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Dead Day gives students 1 day to party, study

Maloney's head doorman Carlos Valenzuela checks education senior Nicole Sanchez's identification before she enters the bar in July. Local bar employees expect large turnouts for Dead Day and Dead Day Eve, but they won't be the only ones carding students. The library will also check IDs during finals to ensure only students, staff and faculty use the facility.
By Sarah Wadsworth
Arizona Daily Wildcat
Wednesday, December 10, 2003
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Students will have to show ID at the bars and the library during finals

Ready or not, the semester will screech to a halt today, and on Friday, UA students will be thrust into the chaos of final exams, leaving tomorrow as the one day that stands alone to do as they please.

For some students, this means hitting up the bars around campus to take advantage of their "Dead Day" specials.

Offering reduced rates on drinks and cover charges, local bar managers are anticipating busy nights, beginning tonight.

"We're expecting a pretty big crowd; it's going to be a big deal," said Ryan Gaines, general manager of Fat Tuesday, located on East University Boulevard and North Euclid Avenue.

If you go out on Wednesday, you can pretty much get as wasted as you want, study Thursday, take your test on Friday.

- Ryan Gaines, Fat Tuesday general manager


The bar, which has been open since March, will partner with two businesses to offer customers a variety of drink specials.

Tonight, from 9 p.m. to close, those over 21 can buy $1 small daiquiris and $1 domestic draft beers, with a $3 cover.

"Our deal is on Wednesday night, which is kind of like Dead Day eve," Gaines said. "They'll hopefully party hard on Wednesday night and then they'll probably recover and study on Thursday."

A venue off campus, the Wildcat House on North Stone Avenue, is featuring the radio station KRQ tonight, in addition to having drinks priced from 50 cents to $1.50 between 8 p.m. and 11 p.m., according to Aaron Gunn, the Wildcat House manager.

Gentle Ben's Brewing Co., located on East University Boulevard and North Tyndall Avenue, will also offer drink specials, as will O'Malleys on North Fourth Avenue, tonight and tomorrow night.

"If you go out on Wednesday, you can pretty much get as wasted as you want, study Thursday, take your test on Friday," Gaines said. "For those that go out on Thursday, probably school must just not be hard for them, I would guess."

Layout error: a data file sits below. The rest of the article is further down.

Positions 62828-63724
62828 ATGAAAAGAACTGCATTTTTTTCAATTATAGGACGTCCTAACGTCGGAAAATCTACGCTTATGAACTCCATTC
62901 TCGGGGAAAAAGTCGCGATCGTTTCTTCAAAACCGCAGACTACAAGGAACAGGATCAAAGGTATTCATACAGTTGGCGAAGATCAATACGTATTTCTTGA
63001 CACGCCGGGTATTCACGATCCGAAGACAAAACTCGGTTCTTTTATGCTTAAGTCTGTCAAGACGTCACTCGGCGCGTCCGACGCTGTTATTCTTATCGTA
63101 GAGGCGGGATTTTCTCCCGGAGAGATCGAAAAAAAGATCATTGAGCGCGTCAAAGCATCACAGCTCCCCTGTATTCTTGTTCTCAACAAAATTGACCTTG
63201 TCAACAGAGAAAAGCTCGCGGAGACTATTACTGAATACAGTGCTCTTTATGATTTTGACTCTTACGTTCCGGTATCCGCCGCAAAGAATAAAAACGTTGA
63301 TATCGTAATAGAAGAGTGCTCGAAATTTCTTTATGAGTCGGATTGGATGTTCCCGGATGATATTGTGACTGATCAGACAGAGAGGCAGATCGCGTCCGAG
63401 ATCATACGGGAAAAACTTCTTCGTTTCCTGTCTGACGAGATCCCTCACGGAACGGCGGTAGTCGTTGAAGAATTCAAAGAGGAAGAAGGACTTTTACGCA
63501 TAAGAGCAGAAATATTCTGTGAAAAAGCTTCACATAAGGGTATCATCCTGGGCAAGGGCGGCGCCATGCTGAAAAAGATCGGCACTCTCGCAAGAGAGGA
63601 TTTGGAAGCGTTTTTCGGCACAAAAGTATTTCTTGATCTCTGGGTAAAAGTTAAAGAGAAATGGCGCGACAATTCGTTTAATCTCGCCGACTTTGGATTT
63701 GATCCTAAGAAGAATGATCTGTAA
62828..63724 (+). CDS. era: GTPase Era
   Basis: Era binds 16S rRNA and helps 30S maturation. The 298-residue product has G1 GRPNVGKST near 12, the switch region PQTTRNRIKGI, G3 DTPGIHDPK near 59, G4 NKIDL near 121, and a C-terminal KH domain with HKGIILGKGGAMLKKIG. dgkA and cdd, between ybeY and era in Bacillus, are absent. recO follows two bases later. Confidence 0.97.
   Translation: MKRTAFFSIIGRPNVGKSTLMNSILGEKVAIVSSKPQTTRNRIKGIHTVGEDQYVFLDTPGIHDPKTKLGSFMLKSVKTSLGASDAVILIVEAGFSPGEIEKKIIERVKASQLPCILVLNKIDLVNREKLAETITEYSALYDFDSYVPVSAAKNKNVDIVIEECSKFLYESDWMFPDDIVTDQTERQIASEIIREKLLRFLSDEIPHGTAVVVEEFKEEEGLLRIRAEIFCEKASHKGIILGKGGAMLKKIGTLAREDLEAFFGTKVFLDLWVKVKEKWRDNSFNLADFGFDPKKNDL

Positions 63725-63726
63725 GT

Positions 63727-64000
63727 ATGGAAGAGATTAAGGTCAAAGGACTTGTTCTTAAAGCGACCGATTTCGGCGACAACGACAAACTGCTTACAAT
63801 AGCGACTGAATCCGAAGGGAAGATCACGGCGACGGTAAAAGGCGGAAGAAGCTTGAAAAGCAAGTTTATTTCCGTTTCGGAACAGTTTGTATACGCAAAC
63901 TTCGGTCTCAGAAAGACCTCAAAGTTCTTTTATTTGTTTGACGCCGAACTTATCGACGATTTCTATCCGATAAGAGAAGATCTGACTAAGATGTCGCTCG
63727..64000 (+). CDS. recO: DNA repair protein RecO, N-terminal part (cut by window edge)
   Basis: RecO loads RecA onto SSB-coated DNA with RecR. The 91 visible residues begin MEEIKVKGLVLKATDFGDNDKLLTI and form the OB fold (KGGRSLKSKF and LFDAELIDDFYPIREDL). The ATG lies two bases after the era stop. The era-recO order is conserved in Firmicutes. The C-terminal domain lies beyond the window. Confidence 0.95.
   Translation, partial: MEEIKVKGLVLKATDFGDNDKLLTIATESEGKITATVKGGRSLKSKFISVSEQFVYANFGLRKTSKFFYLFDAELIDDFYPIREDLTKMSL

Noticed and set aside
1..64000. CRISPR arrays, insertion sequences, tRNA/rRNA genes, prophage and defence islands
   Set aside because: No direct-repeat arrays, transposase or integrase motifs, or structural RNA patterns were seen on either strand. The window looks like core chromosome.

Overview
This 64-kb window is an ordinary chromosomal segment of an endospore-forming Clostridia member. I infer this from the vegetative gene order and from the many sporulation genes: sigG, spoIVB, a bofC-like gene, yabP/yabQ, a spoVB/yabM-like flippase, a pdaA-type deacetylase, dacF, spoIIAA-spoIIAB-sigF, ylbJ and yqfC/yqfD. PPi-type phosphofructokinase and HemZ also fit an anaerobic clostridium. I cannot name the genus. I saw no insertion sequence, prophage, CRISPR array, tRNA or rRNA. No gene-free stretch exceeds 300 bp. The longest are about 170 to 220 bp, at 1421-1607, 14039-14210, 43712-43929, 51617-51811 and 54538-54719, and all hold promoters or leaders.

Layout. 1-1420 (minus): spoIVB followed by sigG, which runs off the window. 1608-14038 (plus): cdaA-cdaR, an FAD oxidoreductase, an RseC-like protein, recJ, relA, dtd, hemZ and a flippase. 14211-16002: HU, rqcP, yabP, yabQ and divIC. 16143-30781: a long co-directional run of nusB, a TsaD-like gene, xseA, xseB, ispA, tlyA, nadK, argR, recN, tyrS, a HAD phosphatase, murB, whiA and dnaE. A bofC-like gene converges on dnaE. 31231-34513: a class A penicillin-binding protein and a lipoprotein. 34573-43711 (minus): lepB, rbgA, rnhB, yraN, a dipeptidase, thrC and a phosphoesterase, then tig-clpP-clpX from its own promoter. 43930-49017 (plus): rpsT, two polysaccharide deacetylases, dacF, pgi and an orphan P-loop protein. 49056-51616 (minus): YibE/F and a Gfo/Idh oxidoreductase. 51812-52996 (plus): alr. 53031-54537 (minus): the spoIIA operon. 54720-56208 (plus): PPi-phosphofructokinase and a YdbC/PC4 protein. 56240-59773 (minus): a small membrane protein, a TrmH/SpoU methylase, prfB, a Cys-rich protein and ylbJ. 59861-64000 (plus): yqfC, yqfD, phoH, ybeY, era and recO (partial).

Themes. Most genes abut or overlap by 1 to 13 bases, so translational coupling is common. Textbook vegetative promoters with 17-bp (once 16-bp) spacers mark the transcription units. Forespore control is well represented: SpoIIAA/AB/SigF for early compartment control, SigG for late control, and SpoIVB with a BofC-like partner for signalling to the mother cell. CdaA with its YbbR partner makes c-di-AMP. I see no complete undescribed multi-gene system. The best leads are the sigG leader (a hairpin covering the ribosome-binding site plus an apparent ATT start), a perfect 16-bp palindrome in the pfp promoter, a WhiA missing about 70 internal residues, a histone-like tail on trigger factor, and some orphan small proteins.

An alternative to going out to the bars and drinking is staying home and drinking - something Brandon Wilson, a senior majoring in English, will be doing with friends at a barbecue.

"It's the end of the semester, so it's a way to relieve stress," said Wilson, who does not have exams on Friday.

Also planning on a night out, family and consumer sciences sophomore Courtney Kelley said she will spend Dead Day cleaning her home with her roommates.

... they pretty much understand the consequences of making one choice over another.

- Rae Swedenburg, UA library supervisor


After dinner, she and friends will go to the bars to legally celebrate her friend's 21st birthday.

While one would expect to get asked for identification before entering the bars on Fourth or University, on the other side of campus, a popular UA building will be carding as well - the library.

Beginning Friday, the UA Main Library will be open 24 hours around the clock until Dec. 19, the final day of exams.

Between the hours of 1 a.m. and 7 a.m., the library will only be open to UA students, staff and faculty, and proof will be required, as the locked doors will only open for a CatCard.

Surprisingly, the library staff has not noticed a dramatic jump in the number of studying students on Dead Days in the past, according to Rae Swedenburg, a UA library supervisor who is involved with the undergraduate services team.

"We get very, very busy with students right before Thanksgiving, and it stays busy until exams get under way," Swedenburg said.

The Information Commons can get especially hectic, prompting library administrators to check patrons for their CatCards periodically, or ask them to log into a university-affiliated Website.

On occasion, library staff will also open a large classroom situated off the library featuring 50 computers, so students will not have to wait as long to start their studying.

"I think that the university students are pretty mature about understanding what their time and study needs are, and they pretty much understand the consequences of making one choice over another," Swedenburg said.

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